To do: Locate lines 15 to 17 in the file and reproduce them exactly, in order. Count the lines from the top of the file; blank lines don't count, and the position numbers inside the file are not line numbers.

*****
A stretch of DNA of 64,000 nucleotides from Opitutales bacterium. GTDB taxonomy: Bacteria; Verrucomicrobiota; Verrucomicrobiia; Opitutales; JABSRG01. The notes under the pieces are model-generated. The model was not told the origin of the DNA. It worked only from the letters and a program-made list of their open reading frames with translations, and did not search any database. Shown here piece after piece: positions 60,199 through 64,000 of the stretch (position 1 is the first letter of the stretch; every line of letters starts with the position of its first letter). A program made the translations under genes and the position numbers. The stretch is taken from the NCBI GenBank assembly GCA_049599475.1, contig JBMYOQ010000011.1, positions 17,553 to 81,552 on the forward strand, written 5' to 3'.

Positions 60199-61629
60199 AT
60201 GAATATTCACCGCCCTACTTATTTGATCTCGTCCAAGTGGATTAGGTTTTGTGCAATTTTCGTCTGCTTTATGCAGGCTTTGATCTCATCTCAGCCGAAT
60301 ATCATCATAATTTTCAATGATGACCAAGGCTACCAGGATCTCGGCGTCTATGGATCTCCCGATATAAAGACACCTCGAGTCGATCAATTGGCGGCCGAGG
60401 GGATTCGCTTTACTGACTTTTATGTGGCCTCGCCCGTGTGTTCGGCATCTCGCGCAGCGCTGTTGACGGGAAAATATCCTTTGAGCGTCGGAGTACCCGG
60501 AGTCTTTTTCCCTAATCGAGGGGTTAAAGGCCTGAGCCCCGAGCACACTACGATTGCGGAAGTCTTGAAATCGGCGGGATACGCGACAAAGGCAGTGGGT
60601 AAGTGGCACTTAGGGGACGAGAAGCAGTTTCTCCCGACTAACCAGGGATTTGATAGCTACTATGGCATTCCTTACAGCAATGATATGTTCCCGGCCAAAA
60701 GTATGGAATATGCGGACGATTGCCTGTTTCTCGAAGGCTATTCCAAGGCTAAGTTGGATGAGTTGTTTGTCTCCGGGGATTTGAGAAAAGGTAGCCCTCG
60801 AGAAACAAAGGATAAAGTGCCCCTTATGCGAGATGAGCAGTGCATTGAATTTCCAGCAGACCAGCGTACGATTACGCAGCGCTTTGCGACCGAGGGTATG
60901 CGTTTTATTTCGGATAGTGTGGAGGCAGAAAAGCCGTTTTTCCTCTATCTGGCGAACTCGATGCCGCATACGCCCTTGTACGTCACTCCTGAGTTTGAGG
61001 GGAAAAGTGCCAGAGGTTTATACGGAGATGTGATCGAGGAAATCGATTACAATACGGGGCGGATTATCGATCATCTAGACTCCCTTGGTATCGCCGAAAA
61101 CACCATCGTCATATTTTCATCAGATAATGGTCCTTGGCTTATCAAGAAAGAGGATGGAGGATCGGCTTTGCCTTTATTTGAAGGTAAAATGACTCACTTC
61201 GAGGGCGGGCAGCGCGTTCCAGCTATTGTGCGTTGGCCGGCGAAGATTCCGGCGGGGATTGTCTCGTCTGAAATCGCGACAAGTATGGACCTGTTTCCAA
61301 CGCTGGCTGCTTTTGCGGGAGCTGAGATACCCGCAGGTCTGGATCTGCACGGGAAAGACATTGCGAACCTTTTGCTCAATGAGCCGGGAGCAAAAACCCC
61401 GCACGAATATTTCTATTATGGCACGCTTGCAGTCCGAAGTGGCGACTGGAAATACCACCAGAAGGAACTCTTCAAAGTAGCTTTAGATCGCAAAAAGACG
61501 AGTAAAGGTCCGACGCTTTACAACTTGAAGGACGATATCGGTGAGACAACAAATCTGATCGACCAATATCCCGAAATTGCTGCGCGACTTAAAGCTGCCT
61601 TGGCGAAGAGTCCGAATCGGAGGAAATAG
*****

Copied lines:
61301 CGCTGGCTGCTTTTGCGGGAGCTGAGATACCCGCAGGTCTGGATCTGCACGGGAAAGACATTGCGAACCTTTTGCTCAATGAGCCGGGAGCAAAAACCCC
61401 GCACGAATATTTCTATTATGGCACGCTTGCAGTCCGAAGTGGCGACTGGAAATACCACCAGAAGGAACTCTTCAAAGTAGCTTTAGATCGCAAAAAGACG
61501 AGTAAAGGTCCGACGCTTTACAACTTGAAGGACGATATCGGTGAGACAACAAATCTGATCGACCAATATCCCGAAATTGCTGCGCGACTTAAAGCTGCCT